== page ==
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What is White Balance in Photography? Get the Perfect White Balance!

What is White Balance in Photography

What is White Balance in Photography is a common question to pop into your head when looking at the options your camera gives you. If you want a guide on what it is and how it makes your photos better, read this till the end and thank me later.

White balance is one of the most important settings in photography, yet it is also one of the most misunderstood.

White balance essentially means finding the right combination of colors to make a photo look natural. For example, if you are photographing a scene with lots of green trees, you will want to find a white balance that makes the greens appear natural and not overly saturated.

What is White Balance in Photography?

In layman’s terms, white balance refers to how warm or cool the overall colors in your photograph appear.

As a result of its ability to analyze the scene and correct for excessively warm or cool colors, your camera is fairly good at reproducing color.

Colors will typically appear fairly accurate in your photographs when compared to how they did in real life. Your camera, however, is susceptible to confusion and occasionally produces colors that are either too warm or too cool.

The areas of your scene that are or should be white are the most obvious places to check for this problem. When taking a photograph by candlelight, the whites can appear yellow or orange.

Understand Color Temperature

When talking about the white balance, color temperature can never be left out.

Understand Color Temperature in white balance in photography.

In photography, color temperature is a measure of the color of light. It is measured in Kelvin (K), and it corresponds to the temperature of a black body that would emit the same color of light.

The color temperature decreases with increasing Kelvin value

Color temperature is important in photography because it affects the way colors are rendered in an image.

Warm colors are rendered as being more orange or red, while cool colors are rendered as being bluer.

If you want to accentuate warm colors in an image, you would use a lower color temperature. If you want to accentuate cool colors in an image, you would use a higher color temperature.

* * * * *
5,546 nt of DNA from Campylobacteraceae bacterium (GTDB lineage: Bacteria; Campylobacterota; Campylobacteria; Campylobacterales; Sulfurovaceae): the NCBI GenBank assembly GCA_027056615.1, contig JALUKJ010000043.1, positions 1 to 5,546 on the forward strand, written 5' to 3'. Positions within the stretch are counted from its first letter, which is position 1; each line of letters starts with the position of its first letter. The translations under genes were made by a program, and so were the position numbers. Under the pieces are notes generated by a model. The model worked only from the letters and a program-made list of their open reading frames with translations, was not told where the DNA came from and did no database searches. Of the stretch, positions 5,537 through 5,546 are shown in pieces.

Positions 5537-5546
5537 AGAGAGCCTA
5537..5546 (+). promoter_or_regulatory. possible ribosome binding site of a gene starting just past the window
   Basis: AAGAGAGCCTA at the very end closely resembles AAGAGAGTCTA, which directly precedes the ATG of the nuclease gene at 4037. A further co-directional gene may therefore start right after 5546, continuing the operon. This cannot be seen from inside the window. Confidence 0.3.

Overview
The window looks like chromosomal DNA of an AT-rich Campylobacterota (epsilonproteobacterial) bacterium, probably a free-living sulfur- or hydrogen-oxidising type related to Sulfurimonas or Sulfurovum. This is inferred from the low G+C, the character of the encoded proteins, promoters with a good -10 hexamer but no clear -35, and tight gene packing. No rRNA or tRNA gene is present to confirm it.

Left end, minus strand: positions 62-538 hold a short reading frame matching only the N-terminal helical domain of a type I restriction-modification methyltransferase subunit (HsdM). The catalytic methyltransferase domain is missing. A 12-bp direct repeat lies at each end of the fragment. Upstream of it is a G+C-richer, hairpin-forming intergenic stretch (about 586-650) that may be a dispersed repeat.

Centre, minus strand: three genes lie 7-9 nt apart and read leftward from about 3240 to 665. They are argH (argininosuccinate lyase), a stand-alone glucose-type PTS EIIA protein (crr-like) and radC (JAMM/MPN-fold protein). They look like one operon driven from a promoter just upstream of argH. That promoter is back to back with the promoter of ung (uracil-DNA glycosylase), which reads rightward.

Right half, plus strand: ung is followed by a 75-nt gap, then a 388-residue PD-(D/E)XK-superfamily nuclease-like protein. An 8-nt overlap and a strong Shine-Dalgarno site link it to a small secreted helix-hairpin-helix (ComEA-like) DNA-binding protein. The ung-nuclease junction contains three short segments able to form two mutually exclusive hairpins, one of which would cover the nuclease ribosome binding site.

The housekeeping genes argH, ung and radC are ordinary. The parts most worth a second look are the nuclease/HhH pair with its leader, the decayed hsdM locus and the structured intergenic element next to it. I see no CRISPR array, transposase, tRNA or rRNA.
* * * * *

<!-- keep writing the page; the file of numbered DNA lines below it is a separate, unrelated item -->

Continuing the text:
You can change the color temperature of an image using the white balance settings on the majority of digital cameras.

Get The Right Setting

White balance is the process of removing unrealistic color casts in order to make colors look more natural. Auto white balance (AWB) often does a decent job, but it’s not perfect. That’s why learning how to manually set your white balance can be such a game-changer.

It takes a bit of practice to get it right, but once you do, you’ll be able to create photos with more accurate colors and contrast.

White Balance Settings in Your Camera

White Balance Settings in Your Camera

The white balance configuration can be found in your camera’s menu system or by pressing a specialized “WB” button on the device’s body. You can scroll through the various icons that represent the various lighting conditions by holding it down or pressing it.

Auto white balance (AWB)

Auto White Balance (AWB), as the name suggests, automatically sets the white balance to give you the right color temperature in every scene, and in return, takes away your freedom to get your desired results.

The auto camera setting is not going to ask ‘Do you like these colors?’, it will just give you the results the way it seems appropriate to it: so I can conclude from this that the AWB is good for beginners but not when you are a professional seeking your perfect shot.

Manual White Balance Settings

Once you have understood the color combinations that work best for the shots you take, you can simply choose them manually. You’ll be allowed to play around with a wider range of colors in your photos this way.

The Options You’ll Have

There are a few different types of white balance to choose from, each with its own unique effect:

white balance options in camera

-Auto White Balance:

This is the default setting on most cameras and is typically the best option for beginners. According to the available light, the camera will instantaneously switch the white balance.

-Daylight White Balance:

This setting is best used when shooting outdoors during the daytime. It will give your photos a warm, natural look.

-Cloudy White Balance:

As the name suggests, this setting is ideal for shooting on cloudy days or in shady areas. Your pictures will get a little warmer as a result.

-Tungsten white balance